A Generation of Ages

J0411788_3Last Tuesday, Ben discussed the obstacles gayby boomers experience in the realms of financial protection and partnerships. As I read his blog, I couldn’t help but recall the numerous senior communities specifically geared toward the LGBT audience, including the Advocate’s recent issue highlighting Mexico as a key retirement destination or Olivia’s specific marketing to lesbian seniors. According to a report entitled, Out and Aging: The MetLife Study of Gay and Lesbian Boomers, LGBT boomers are afraid they won’t be able to take care of themselves (74%), question if they will be financially stable and prepared to throughout their retirement, and fearful of the discrimination they will face as they age. The list is endless — social security, taxes, healthcare, and estate planning but the solutions are slowly rising to the surface as we continue this ongoing dialogue.

According to the National Gay and Lesbian Task Force, there is a total of 3 million LGBT senior citizens in the U.S., and this number is estimated to increase to 4 million by 2030. Today, as more and more pivotal and powerful icons of the gay and lesbian movement mature, there are concerns regarding healthcare, social services, and a maintained and inclusive community specifically impacting the LGBT population. The Washington D.C.-based Human Rights Campaign estimates that more than 23 percent of same sex couples include partner a partner who is 55 or older, and 12 percent include one who is 65 or older.

Recognizing this need for education and communication surrounding LGBT, the 2008 Aging in America Conference, sponsored by the American Society on Aging and the National Council on Aging, will host workshops geared toward LGBT concerns for such boomers. The conferences takes place March 26-30 in Washington D.C.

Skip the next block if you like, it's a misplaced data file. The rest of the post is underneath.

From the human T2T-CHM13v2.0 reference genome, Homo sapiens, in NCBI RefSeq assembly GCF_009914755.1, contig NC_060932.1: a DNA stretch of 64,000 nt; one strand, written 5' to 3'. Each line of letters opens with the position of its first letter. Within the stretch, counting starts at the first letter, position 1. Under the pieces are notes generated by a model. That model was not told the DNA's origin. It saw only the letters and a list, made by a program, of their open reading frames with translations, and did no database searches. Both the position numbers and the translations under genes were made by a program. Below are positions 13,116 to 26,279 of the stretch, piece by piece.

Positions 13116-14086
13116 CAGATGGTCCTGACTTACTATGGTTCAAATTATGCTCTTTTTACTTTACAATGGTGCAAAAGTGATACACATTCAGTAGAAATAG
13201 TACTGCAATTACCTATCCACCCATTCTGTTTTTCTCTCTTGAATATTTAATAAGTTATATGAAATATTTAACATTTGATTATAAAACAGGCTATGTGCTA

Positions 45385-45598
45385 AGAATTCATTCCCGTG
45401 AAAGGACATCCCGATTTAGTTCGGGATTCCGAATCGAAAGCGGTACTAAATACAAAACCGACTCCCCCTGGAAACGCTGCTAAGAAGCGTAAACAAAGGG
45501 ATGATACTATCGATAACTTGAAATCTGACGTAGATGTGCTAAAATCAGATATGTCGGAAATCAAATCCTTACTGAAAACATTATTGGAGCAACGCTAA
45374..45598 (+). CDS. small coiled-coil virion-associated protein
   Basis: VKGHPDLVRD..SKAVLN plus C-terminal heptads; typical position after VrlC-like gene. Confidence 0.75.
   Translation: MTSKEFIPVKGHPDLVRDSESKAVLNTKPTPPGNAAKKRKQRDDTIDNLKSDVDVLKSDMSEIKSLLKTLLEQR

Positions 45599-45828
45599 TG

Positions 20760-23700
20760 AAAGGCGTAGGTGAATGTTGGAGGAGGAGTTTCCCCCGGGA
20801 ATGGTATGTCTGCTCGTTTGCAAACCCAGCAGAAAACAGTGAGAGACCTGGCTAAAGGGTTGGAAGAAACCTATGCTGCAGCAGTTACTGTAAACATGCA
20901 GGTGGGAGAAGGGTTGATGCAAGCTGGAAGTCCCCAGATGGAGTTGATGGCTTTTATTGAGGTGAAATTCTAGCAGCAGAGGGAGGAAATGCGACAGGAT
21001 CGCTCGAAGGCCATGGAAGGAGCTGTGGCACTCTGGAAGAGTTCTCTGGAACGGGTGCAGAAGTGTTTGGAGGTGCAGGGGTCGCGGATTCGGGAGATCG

Support from such national organizations and associations, in additional to education resources and sessions to create advocates and ambassadors for the LGBT senior community is essential. Additionally, it’s important to arm LGBT boomers and their allies with the tools to be advocates. These issues of health, finances, and culturally inclusive communities are key to ensuring our LGBT community, as a whole, maintains a commitment to stability and growth spanning from youth through seniors.

Utilizing LGBT organizations to provide a resource for LGBT seniors is crucial to fostering a supportive community. These seniors have been pivotal to the growth of the LGBT community, granting us millennials with the opportunities to be out and open about who we are. Our generation of millienials receives such negative perceptions of our disconnect to the world, yet high expectations for our self-fulfilling aspirations. Coming from a culture of embraced tradition and a heavy emphasis on respect for elders, it’s difficult for me to not raise the issue of LGBT seniors. So often, I take advantage of the privileges I currently have because of the fight that these individuals worked so diligently to give me — give us. As they mature, we must remember that they are at a higher risk of  marginalization and exclusion, in addition to financial and legal hardships. Perhaps it’s time for us to return the favor. Last week, Ben posed the question, “Who will lead that conversation?” For many of us, our reply is “It’s not our problem,” but it is … it’s our community’s problem. Regardless of age or generation gaps, this is a problem that we can collectively work to resolve.

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Posted on March 3, 2008, in Corp Comms, Leadership/Management, LGBT Communications. Bookmark the permalink. Leave a comment.

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